Lord Haskins tells Government how technology could revolutionise the Humber economy

Humber
Stepping down: Lord Haskins, Chairman of the Humber LEP

Humber LEP Chair Lord Haskins has given evidence to a Government inquiry on an energy technology which could revolutionise the Humber’s economy.

Carbon Capture, Usage and Storage is a method of capturing carbon emissions before they are released into the atmosphere, either storing them underground rock or using them in other industrial processes such as drinks manufacturing.

The Humber has huge potential to exploit this technology due to local power stations such as Drax, says Lord Haskins, which is currently piloting the first bioenergy CCUS plant in Europe; the concentration of energy intensive industries which need such projects to help support reach decarbonisation targets; and the proximity to the geological storage capacity under the North Sea.

The Business, Energy & Industrial Strategy Select Committee has been conducting an inquiry into CCUS since May 2018. Lord Haskins gave evidence to a panel of MPs at a meeting in Teesside on behalf of the NP11 group of Northern Powerhouse LEPs, alongside other regional representatives from engineering membership body CATCH and Drax.

In 2015 Yorkshire & the Humber was dealt a major blow when Drax’s significant ‘White Rose’ CCUS project had to be dropped after the Government withdrew funding, despite having already spent £100m on the proposals. However, in its recent Clean Growth Strategy and CCUS Action Plan, the Government identified CCUS as being vital to achieving the UK’s emissions reduction targets.

Last month the Government set out an ambition for the world’s first “net-zero carbon” industrial cluster by 2040 to cut emissions, backed by up to £170m funding.  The Humber is the largest of the six industrial clusters the Government has identified with high emissions, at some 12.6 megatons of CO2 every year.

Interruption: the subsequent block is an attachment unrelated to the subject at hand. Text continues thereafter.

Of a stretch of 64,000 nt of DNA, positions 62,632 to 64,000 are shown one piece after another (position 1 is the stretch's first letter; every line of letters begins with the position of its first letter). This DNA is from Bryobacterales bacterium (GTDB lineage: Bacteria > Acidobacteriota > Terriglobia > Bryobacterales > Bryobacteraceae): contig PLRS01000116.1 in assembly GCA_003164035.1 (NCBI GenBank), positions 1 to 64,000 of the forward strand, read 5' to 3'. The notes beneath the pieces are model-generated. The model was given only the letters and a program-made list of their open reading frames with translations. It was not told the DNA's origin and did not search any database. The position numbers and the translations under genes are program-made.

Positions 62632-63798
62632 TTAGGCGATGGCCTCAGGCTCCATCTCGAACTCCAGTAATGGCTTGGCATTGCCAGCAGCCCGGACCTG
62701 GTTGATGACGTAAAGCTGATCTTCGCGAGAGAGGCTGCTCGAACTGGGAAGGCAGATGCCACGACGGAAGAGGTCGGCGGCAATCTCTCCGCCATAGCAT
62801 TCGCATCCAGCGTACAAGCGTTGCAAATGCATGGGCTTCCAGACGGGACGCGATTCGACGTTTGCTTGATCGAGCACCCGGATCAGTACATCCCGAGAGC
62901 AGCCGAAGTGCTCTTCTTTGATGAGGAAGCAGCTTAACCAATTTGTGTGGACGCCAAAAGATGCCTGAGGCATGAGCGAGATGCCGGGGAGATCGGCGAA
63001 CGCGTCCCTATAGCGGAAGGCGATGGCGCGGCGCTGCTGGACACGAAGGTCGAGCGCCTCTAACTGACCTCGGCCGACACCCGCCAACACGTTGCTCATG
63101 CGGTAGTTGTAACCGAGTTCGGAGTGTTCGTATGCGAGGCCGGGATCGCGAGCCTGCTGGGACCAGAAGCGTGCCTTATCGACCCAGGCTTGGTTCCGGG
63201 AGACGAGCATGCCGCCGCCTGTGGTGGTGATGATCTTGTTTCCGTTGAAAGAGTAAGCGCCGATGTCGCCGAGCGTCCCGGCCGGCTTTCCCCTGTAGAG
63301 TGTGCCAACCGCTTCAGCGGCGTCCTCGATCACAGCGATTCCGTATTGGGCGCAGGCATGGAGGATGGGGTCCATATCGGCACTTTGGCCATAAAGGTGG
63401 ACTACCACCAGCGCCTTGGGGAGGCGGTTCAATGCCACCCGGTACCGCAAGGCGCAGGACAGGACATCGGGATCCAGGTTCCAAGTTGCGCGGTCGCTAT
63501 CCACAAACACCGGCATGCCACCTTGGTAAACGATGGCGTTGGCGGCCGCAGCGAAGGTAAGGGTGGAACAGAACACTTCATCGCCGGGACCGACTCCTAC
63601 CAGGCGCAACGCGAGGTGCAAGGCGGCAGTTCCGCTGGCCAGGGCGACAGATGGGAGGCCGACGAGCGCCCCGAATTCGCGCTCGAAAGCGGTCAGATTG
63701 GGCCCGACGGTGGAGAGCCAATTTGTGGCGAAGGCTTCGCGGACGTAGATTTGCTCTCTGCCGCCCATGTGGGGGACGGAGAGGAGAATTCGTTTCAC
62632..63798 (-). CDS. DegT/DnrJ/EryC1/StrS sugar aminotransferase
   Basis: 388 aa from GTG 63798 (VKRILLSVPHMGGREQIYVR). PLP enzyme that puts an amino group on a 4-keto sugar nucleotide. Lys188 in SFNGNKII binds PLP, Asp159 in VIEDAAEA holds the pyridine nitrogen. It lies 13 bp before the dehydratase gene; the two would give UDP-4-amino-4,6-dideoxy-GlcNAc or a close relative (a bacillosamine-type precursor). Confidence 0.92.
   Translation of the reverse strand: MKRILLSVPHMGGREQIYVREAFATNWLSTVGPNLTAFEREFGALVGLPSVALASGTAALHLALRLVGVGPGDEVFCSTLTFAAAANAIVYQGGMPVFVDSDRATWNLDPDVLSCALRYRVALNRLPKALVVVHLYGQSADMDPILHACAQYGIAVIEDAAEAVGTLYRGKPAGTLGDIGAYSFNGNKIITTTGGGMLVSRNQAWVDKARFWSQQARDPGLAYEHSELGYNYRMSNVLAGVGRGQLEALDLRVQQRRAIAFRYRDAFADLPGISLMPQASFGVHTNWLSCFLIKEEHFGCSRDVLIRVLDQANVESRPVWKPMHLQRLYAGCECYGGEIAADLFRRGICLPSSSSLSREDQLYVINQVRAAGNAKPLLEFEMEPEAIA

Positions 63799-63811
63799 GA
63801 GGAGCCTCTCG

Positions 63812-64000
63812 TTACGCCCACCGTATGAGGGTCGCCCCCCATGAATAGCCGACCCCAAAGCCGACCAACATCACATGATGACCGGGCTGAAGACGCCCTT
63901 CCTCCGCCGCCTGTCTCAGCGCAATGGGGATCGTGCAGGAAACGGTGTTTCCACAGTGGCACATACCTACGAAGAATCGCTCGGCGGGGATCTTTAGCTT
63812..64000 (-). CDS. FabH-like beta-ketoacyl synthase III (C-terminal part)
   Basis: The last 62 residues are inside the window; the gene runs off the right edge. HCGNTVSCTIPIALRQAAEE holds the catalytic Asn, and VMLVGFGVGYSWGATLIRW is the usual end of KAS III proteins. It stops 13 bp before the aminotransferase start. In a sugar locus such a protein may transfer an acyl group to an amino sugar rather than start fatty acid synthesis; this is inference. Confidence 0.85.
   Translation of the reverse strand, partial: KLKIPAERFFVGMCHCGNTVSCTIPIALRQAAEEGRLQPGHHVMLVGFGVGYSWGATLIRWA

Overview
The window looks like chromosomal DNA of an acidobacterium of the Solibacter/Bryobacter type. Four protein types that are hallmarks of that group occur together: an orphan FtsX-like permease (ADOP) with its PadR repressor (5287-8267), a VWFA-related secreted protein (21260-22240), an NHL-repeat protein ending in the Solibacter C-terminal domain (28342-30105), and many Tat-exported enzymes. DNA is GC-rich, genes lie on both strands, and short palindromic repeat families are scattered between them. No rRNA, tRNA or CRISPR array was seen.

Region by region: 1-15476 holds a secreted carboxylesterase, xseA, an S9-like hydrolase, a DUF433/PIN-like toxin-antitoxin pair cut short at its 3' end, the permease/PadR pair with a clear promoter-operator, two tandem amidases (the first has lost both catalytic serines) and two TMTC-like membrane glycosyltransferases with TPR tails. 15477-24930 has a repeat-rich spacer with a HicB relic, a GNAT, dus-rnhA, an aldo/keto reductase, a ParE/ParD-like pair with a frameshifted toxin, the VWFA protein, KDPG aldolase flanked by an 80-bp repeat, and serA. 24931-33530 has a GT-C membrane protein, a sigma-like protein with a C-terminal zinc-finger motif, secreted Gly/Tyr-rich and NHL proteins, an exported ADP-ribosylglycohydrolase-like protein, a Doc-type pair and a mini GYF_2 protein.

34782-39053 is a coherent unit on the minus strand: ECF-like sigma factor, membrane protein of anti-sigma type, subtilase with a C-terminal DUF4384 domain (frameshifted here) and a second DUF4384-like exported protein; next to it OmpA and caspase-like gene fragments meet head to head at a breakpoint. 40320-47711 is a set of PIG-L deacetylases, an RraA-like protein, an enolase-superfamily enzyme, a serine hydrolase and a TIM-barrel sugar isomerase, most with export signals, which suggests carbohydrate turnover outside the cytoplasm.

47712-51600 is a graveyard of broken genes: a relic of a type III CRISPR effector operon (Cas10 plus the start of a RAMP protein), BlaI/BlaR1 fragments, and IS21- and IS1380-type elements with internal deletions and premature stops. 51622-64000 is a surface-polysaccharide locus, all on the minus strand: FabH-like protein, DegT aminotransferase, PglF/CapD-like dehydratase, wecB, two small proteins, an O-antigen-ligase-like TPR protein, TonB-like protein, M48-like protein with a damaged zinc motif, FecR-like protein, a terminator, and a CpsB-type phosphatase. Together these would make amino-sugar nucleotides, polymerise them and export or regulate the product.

Research commissioned by the LEP last year identified some of the actions required to reduce these emissions whilst ensuring the competitiveness of the region’s industries.  These are now being incorporated into the industrial strategy the Government has asked the LEP to produce.

The new proposals which are currently being piloted at Drax’s Selby site use bioenergy combined with carbon capture to offset the emissions created in its energy generation – making it carbon-negative. This balance can also be used to assist in the emissions reductions for other heavy industry in the Humber, lowering the environmental impact of the wider region. Carbon which is captured can also be sold for use in soft or alcoholic drinks, or stored in areas of the sea bed vacated by the offshore oil and gas industry.

This week Japanese giant Hitachi announced it was pulling out of a £20bn plan to build a new nuclear power station in North Wales, placing even greater emphasis on the need for renewables and other new technologies for power generation.

Lord Haskins said: “Our region is home to one of the most exciting potential projects in carbon capture. It could offer huge benefits to the Humber, creating carbon-negative energy, promoting clean growth, and supporting other major local employers to adapt and reduce their emissions. With recent news of the abandonment of plans for nuclear power stations elsewhere in the UK, there needs to be an even greater shift towards renewables and low carbon technologies which our region can provide.

“We will be working with industry and other northern LEPs over the coming months to set out why this investment should be made in the North.  It will form part of our industrial strategy in the Humber and I want us to be at the cutting edge of this.”

Andy Koss, CEO of Drax Power, added: “By using the engineering skill we have across the Humber region, we could develop the infrastructure needed for carbon capture to work, revolutionising industrial processes, and protecting jobs and the environment. At Drax Power Station we are already piloting the first bioenergy carbon capture and storage plant of its kind in Europe. If successful we could become the world’s first carbon negative power station and help the Humber become the world’s first ‘net-zero carbon’ cluster by offsetting its emissions.”